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The Forum > Article Comments > Public schools need ethics, not religious education > Comments

Public schools need ethics, not religious education : Comments

By Glen Coulton, published 2/7/2010

Religion, especially Christianity, is not essential to the teaching and development of a sound ethical sense.

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The strawmen are certainly on fire today!

Your definition of ethics seems to be open to either utilitarian or eudaemonistic interpretations but precludes the Kantians. It you added the words "right and wrong" with regard to behaviour we would be approaching a broader conception of ethics. Then again, this would not sit well with your plug for situationist ethics which a priori precludes intrinsically evil acts such as torture (or as Aristotle would have it - adultery).

As regards the grounding for ethics, you will find that it is often found within religious traditions. The principles may be abstractable but I think it simplistic to believe that secular humanism is objective in a way that religous faith traditions fall short. Remember, not all Christians are fundamentalists and not all rationalists are rational.
Posted by Gordo Pollo, Friday, 2 July 2010 9:19:56 AM
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If, as Glen Coulton seems to be saying, ethics is about miniminising
collective discomfiture, then the non-ethical nature of same-sex
"marriage" has already been decided on in a unanimity of the 31 American states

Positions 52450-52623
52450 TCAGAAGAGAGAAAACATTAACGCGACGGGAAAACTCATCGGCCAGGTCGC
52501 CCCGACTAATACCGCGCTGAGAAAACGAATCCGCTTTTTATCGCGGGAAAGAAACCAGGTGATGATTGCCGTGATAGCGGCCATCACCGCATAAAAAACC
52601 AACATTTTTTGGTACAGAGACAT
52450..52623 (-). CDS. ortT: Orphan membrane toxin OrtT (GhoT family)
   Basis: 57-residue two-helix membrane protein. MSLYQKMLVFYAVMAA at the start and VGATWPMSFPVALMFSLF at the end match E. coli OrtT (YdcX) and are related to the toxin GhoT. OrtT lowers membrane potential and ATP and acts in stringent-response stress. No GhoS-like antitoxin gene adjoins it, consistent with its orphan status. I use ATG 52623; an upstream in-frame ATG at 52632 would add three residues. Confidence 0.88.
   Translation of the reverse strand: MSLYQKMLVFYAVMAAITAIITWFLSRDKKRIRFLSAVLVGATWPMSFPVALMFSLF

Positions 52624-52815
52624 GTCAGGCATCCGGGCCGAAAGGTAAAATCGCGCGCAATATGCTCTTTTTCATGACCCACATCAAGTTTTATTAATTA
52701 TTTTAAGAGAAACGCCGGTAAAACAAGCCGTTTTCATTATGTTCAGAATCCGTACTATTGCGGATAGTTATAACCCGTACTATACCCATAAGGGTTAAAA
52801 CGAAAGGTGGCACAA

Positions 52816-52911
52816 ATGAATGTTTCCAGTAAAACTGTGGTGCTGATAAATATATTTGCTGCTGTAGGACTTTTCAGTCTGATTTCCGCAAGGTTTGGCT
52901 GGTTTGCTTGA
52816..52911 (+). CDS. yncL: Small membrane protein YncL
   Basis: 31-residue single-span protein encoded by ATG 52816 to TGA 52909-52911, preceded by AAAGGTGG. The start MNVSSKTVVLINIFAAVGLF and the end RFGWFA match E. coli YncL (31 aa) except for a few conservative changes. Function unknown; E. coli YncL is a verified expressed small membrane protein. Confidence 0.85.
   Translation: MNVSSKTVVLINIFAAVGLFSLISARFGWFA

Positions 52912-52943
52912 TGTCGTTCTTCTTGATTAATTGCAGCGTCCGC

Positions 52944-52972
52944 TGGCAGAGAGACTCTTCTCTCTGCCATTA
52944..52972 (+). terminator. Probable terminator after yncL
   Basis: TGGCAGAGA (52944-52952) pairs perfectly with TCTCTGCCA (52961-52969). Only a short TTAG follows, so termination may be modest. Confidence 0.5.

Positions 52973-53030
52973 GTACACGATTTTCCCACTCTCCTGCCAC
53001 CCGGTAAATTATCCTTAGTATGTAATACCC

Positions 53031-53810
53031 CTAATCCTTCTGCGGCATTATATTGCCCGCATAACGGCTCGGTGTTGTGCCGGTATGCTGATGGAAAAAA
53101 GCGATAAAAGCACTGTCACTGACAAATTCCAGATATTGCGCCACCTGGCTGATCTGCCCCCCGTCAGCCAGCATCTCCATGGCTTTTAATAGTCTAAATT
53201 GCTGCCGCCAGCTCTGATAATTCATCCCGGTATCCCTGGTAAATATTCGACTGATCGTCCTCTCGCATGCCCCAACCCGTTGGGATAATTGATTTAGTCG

which have permitted citizen initiated referenda on the matter.
Minimum discomfiture,
maximum satisfaction:
an ethical solution.
Posted by Proxy, Friday, 2 July 2010 10:09:21 AM
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I agree completely with the author, Glen Coulton.

And I'm normally resistant to ethics in schools because it boils down to "whose ethics?"- but he even defined that in a satisfying manner- mutually agreed concensus on maximum benefit/quality of life for all.

And, needless to say I agree with his point that religious preachers should be kept FAR away from being allowed to judge the criteria.
In fact, I would argue the course needs to be as 'democratic' and open as possible, with input to make people think about it, as opposed to let someone 'more qualified' decide for us.

The only downside is Schools are NOT open, inclusive environments where everybody's opinions are equal- or even matter- peer pressure and the hierarchies in school, along with the fear of getting marked down with the 'wrong answer' will prevent my idea from happening.

But still, generally agree.
Posted by King Hazza, Friday, 2 July 2010 10:31:20 AM
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Gordo Pollo: I donít think I made a straw man error. I did not suggest that all, or even most religious teachings can be justified only by the belief that following them will get you a good place in heaven. I suggested that religions do prescribe certain beliefs/behaviours that are justified only by this argument. If itís not true that religions rely on this kind of justification, then my argument is a straw man argument. But they do. Donít they? You also seem to criticise me for not acknowledging that ethics can be often found within religious traditions. I wasnít saying that it canít. I was simply saying that to end up with ethical awareness, it is not necessary to start with religion belief, which is what the archbishops are arguing.